Oman Electricity Transmission Company (OETC), which owns and operates the country’s transmission system, says it has successfully completed the first phase of its North-South Interconnection Project (Rabt), a landmark initiative to link Oman’s two standalone grids into one integrated national network.
The majority state-owned utility, part of Nama Group, announced in a post on Monday that the first phase – encompassing five major grid stations linked by overhead transmission lines spanning a total distance of 670 km – is now fully in place and operating at voltages of up to 400 KV.
With the achievement of this milestone, the Main Interconnected System (MIS) serving the northern half of Oman grid now extends from Nihada in Al Dhahirah Governorate all the way to Duqm Special Economic Zone in Al Wusta Governorate. Also as part of this phase, the isolated networks of Petroleum Development Oman (PDO) and the Rural Areas Electricity Company (Tanweer) in Duqm SEZ, have been interconnected.
Total investment in the Rabt interconnection project across two phases is around RO 372 million.
Underscoring the challenges of delivering the first phase, OETC said the transmission network spans diverse landscapes ranging from rugged hilly terrain and lofty plateaus to plunging wadis and desert expanses.
Constructed at intervals along the length of the transmission system are major grid stations at Nihada, Barik, Suwaihat, Duqm and Mahout. Built at a cost of around RO 25 million apiece, these grid stations are equipped with transformers of a capacity of 500 MVA and form the backbone of the network. The last of these grid stations, constructed at the Duqm SEZ, was brought into operation in September, according to OETC.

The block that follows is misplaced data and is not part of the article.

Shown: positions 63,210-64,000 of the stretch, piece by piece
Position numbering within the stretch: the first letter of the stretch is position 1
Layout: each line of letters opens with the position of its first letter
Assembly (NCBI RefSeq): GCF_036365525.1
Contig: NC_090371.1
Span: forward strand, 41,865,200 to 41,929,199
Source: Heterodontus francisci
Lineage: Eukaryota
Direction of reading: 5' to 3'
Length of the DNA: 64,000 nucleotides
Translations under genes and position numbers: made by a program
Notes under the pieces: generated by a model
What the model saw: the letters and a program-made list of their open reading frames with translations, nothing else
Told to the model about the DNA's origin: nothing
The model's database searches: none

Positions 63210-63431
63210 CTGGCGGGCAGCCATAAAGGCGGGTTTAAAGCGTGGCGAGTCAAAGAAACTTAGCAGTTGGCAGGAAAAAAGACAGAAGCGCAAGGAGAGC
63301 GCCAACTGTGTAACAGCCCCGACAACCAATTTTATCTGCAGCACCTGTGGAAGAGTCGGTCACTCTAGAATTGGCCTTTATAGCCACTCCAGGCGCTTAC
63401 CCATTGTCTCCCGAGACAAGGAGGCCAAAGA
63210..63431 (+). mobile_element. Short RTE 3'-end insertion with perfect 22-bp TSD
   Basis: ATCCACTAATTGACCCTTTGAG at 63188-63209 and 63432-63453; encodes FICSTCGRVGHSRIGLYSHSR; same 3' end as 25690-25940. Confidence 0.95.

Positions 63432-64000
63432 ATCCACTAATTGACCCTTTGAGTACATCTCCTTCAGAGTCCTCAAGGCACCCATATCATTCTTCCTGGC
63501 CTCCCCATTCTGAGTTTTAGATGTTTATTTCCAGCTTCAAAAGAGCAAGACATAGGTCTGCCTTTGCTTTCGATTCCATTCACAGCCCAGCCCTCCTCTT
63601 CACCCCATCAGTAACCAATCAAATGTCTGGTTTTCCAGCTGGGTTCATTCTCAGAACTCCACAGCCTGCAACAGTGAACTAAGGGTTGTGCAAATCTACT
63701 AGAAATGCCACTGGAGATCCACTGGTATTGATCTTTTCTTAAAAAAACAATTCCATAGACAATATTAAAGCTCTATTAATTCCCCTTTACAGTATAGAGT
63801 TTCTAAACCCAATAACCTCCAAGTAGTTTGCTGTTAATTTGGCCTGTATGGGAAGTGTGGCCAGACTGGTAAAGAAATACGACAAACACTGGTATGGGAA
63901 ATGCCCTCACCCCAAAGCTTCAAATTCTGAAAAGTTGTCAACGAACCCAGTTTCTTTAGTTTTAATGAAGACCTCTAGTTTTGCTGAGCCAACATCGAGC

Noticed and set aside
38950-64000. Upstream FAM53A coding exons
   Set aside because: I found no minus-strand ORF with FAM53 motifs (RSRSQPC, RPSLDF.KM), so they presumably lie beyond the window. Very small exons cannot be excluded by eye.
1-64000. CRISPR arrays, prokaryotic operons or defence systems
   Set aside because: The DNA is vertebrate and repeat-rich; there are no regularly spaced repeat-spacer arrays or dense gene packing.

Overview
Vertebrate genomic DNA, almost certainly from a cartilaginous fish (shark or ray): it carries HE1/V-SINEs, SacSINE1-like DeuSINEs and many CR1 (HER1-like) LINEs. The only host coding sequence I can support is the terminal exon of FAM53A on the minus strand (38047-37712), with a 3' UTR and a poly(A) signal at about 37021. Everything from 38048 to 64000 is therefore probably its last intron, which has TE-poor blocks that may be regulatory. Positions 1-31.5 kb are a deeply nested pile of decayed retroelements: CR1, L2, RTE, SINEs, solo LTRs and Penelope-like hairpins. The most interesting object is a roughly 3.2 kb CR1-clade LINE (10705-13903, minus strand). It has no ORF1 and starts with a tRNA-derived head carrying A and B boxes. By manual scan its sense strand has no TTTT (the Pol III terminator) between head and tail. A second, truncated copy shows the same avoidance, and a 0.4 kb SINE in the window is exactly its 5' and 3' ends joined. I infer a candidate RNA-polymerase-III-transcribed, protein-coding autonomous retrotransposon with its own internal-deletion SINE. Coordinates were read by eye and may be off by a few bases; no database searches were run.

With the completion of Phase 1, OETC is preparing to gear up to launch the second phase of the project, tentatively before the end of this year. In this phase, 400kV transmission lines will run from Duqm further south for a distance of about 502 kilometres to link up with the existing Dhofar System.
As a strategic national initiative, the Rabt project will unlock benefits that go far beyond the obvious advantages offered by the interconnection of Oman’s standalone networks into a national grid.
Interconnection will pave the way for vast areas of Al Wusta Governorate, which are deemed optimal for solar and wind power projects, to be developed as part of the country’s future green energy ambitions.
Energy efficiency and security of supply are added advantages as well. Besides integrating far-flung Haima and Mahout in Al Wusta Governorate into the national grid, the interconnected system will also strengthen electricity supply to PDO areas, currently served by a 132kV network. Additionally, the project will reduce PDO’s dependence on gas-fired power generation for its electricity needs.